Former U.S. President Jimmy Carter says some religions sexist

CHICAGO Thu Jun 27, 2013 8:06pm BST

Former U.S. President Jimmy Carter speaks during an interview with Reuters in Kathmandu April 1, 2013. REUTERS/Navesh Chitrakar

Former U.S. President Jimmy Carter speaks during an interview with Reuters in Kathmandu April 1, 2013.

Credit: Reuters/Navesh Chitrakar

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CHICAGO (Reuters) - Former President Jimmy Carter, who is sponsoring a conference this week on equality for women in religion, said that some religious institutions are sexist, including the Roman Catholic Church.

"How many Catholic priests do you know that are women? None," Carter said in a telephone interview.

This week at the Carter Centre in Atlanta, Carter will open a conference called Mobilizing Faith for Women to encourage religious leaders to advance equal rights. The conference will include discussion of sex trafficking and war's impact on women.

Carter was known during his political career for being open about his "born-again" Baptist faith.

But he publicly broke with the Southern Baptist Convention, the nation's largest Protestant denomination, over its decision in 2000 to oppose women as pastors, and is now vocal about discrimination against women by religious leaders.

In the interview conducted on June 20, Carter identified many ways in which women are treated as second-class citizens, including unequal pay in the United States.

"The root cause of it is two-fold," Carter said. "The major religions preach women are inferior to men, and the other thing is just the general condonement of violence in society. The U.S. is one of the prime examples of constant war."

He said the way the Islamic faith is interpreted in some regimes is "very punitive" toward women, such as in Saudi Arabia, where women are banned from driving cars. The Taliban, an Islamic fundamentalist political movement in Afghanistan, shows "extreme prejudice" toward women, Carter said.

"In some areas, women are treated as children all their lives," Carter said.

Carter belongs to the Cooperative Baptist Fellowship, a moderate group that split from the Southern Baptist Convention.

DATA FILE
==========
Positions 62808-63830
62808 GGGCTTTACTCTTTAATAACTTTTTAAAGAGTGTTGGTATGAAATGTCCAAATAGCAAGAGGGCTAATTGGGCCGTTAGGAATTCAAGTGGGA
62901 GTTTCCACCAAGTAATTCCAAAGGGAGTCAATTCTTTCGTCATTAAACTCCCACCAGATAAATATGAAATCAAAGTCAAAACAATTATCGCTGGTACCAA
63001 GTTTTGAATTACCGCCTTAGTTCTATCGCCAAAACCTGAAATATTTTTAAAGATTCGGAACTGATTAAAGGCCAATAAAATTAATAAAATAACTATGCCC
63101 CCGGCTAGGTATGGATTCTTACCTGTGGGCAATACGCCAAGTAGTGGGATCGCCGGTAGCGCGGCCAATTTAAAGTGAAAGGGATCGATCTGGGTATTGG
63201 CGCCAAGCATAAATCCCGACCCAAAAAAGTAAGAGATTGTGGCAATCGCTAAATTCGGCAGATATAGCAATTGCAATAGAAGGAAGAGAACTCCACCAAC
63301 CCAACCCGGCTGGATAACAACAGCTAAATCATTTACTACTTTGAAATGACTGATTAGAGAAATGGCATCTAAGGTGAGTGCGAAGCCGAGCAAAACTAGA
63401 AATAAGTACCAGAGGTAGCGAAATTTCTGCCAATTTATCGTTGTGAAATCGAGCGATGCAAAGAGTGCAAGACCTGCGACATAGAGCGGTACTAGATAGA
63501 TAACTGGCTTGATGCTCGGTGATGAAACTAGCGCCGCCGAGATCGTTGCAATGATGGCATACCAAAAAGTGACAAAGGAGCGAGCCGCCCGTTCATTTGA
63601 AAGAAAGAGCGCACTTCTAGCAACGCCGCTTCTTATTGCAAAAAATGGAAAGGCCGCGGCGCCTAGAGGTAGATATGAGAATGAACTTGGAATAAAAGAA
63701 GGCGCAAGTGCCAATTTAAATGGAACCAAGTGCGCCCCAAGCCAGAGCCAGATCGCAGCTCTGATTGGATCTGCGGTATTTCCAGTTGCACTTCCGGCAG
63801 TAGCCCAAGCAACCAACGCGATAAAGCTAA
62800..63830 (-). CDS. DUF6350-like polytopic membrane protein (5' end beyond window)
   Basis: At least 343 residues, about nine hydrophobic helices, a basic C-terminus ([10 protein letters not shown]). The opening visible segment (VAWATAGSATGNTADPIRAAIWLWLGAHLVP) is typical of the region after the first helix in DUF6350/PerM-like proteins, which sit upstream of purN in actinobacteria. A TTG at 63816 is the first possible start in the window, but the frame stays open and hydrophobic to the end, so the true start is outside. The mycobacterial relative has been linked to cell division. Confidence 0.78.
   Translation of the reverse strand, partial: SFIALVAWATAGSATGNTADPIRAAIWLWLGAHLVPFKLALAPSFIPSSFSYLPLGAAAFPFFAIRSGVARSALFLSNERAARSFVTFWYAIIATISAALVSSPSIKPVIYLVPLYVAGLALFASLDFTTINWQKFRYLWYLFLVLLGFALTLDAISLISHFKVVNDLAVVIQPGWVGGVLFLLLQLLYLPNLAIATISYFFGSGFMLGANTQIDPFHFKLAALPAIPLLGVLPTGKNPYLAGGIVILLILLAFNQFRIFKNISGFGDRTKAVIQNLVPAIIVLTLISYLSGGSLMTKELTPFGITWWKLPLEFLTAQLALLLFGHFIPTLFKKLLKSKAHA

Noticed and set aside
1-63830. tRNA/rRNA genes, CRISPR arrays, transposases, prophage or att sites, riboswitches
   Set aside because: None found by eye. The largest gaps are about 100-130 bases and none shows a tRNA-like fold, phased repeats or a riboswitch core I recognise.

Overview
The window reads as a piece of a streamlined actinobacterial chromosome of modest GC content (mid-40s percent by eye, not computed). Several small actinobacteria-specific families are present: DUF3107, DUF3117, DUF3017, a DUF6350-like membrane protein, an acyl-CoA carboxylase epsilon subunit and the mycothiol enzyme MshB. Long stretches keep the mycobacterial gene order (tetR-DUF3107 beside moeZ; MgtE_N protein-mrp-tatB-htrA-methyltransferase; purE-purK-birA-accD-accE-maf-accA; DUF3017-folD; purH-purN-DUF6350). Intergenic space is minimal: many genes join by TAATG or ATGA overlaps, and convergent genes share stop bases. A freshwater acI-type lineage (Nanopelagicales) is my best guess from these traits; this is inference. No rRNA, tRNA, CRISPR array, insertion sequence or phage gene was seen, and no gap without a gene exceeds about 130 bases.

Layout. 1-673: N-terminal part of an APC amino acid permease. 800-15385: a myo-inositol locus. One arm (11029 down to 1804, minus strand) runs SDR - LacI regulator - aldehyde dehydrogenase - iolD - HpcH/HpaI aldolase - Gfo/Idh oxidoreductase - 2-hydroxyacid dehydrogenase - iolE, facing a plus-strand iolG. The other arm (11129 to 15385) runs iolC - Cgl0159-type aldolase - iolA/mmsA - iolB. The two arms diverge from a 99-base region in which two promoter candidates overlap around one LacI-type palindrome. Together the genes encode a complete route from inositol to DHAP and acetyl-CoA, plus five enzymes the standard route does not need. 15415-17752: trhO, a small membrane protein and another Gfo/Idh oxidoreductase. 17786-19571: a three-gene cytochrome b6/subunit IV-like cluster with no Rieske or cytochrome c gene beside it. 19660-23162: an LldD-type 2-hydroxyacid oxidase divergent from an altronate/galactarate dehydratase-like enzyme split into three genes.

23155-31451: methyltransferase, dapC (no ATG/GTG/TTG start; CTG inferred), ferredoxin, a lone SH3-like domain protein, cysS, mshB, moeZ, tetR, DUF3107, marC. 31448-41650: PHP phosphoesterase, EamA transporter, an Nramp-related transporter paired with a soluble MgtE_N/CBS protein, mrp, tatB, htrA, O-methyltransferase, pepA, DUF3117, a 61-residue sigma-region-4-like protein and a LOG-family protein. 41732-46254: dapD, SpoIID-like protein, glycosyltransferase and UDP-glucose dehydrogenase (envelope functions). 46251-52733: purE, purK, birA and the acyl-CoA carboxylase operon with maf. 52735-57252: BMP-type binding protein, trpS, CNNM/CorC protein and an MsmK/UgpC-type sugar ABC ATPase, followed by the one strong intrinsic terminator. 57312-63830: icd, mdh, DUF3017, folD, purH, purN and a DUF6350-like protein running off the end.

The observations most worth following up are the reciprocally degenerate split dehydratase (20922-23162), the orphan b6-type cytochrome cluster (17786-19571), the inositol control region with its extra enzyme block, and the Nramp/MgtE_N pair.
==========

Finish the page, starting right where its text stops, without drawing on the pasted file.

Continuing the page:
"We believe in complete equality between men and women," he said.

Carter's wife, Rosalynn, is a deacon at their Plains, Georgia church, where he teaches Sunday school.

He sees progress in equal treatment of women among certain Protestant denominations including the Methodists and Episcopalians.

He also sees progress in some Islamic countries, such as Tunisia. Also, a group of religious and traditional leaders in Africa called Tostan have eliminated genital cutting and reduced child marriages in 6,000 villages.

Tunisia is considered one of the most progressive of Islamic countries on women's rights, including the right to education and gender equality. But human rights groups have recently expressed concern that the country could retreat on these rights.

"There's a stirring of realization that abuse of women is not only, I would say, morally wrong, but is detrimental to the country's economic progress," Carter said. "Because to omit the tremendous capability among women from the economic growth of the country is beginning to be seen as a negative factor."

Carter said religious writings are often interpreted to permit the oppression of women, just as they once were interpreted to tolerate slavery. But times change, and that can change the way religious texts are viewed, and which texts are emphasized over others.

He noted, for example, that Saint Paul said there is no difference between women and men, slaves and masters and Jews and Gentiles, that all are equal in the eyes of God.

"That's the primary verse that I quote when I do get into an argument," Carter said. "Not that many people argue with me about it because they know how I feel."

Despite his criticism of Catholicism's lack of female priests, Carter said he thinks Pope Francis has so far done "quite well" in his new role.

"He has experienced poverty and has lived among poverty-stricken people," Carter said.

He said Francis could emphasize justice and equality of treatment of the very poor more than some of his predecessors.

Besides Carter, forum participants will include Sister Simone Campbell, who helped organize "Nuns on the Bus," which protested budget policies seen as hurting the poor; Zainah Anwar, founder of Sisters in Islam; and Mona Rishmawi, of the United Nations human rights office. The event will be on live webcast Friday and Saturday at www.cartercenter.org.

The Carter Centre is a not-for-profit focused on advancing human rights, founded by Jimmy and Rosalynn Carter.

(Reporting by Mary Wisniewski; Editing by Greg McCune and Bill Trott)

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